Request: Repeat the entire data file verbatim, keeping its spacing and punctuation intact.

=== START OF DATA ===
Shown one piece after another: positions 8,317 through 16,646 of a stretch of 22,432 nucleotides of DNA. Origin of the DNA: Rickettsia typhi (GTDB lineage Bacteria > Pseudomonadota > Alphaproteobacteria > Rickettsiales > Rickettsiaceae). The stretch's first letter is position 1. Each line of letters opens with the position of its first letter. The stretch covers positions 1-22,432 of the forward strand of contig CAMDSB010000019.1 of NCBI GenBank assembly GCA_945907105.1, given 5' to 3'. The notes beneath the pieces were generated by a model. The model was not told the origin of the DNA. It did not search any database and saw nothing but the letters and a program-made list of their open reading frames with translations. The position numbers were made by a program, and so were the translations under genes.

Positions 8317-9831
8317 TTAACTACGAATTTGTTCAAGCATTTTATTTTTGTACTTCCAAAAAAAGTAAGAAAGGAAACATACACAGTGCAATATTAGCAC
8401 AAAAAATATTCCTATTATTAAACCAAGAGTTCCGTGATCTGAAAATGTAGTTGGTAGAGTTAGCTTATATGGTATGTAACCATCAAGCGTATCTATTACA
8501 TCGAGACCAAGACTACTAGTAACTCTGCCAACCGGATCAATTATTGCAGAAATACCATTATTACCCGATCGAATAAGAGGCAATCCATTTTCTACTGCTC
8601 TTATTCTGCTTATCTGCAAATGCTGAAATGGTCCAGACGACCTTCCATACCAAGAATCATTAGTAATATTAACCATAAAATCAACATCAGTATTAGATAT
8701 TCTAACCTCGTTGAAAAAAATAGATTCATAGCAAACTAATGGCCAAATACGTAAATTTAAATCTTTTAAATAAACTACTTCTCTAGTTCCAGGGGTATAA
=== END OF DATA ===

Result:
Shown one piece after another: positions 8,317 through 16,646 of a stretch of 22,432 nucleotides of DNA. Origin of the DNA: Rickettsia typhi (GTDB lineage Bacteria > Pseudomonadota > Alphaproteobacteria > Rickettsiales > Rickettsiaceae). The stretch's first letter is position 1. Each line of letters opens with the position of its first letter. The stretch covers positions 1-22,432 of the forward strand of contig CAMDSB010000019.1 of NCBI GenBank assembly GCA_945907105.1, given 5' to 3'. The notes beneath the pieces were generated by a model. The model was not told the origin of the DNA. It did not search any database and saw nothing but the letters and a program-made list of their open reading frames with translations. The position numbers were made by a program, and so were the translations under genes.

Positions 8317-9831
8317 TTAACTACGAATTTGTTCAAGCATTTTATTTTTGTACTTCCAAAAAAAGTAAGAAAGGAAACATACACAGTGCAATATTAGCAC
8401 AAAAAATATTCCTATTATTAAACCAAGAGTTCCGTGATCTGAAAATGTAGTTGGTAGAGTTAGCTTATATGGTATGTAACCATCAAGCGTATCTATTACA
8501 TCGAGACCAAGACTACTAGTAACTCTGCCAACCGGATCAATTATTGCAGAAATACCATTATTACCCGATCGAATAAGAGGCAATCCATTTTCTACTGCTC
8601 TTATTCTGCTTATCTGCAAATGCTGAAATGGTCCAGACGACCTTCCATACCAAGAATCATTAGTAATATTAACCATAAAATCAACATCAGTATTAGATAT
8701 TCTAACCTCGTTGAAAAAAATAGATTCATAGCAAACTAATGGCCAAATACGTAAATTTAAATCTTTTAAATAAACTACTTCTCTAGTTCCAGGGGTATAA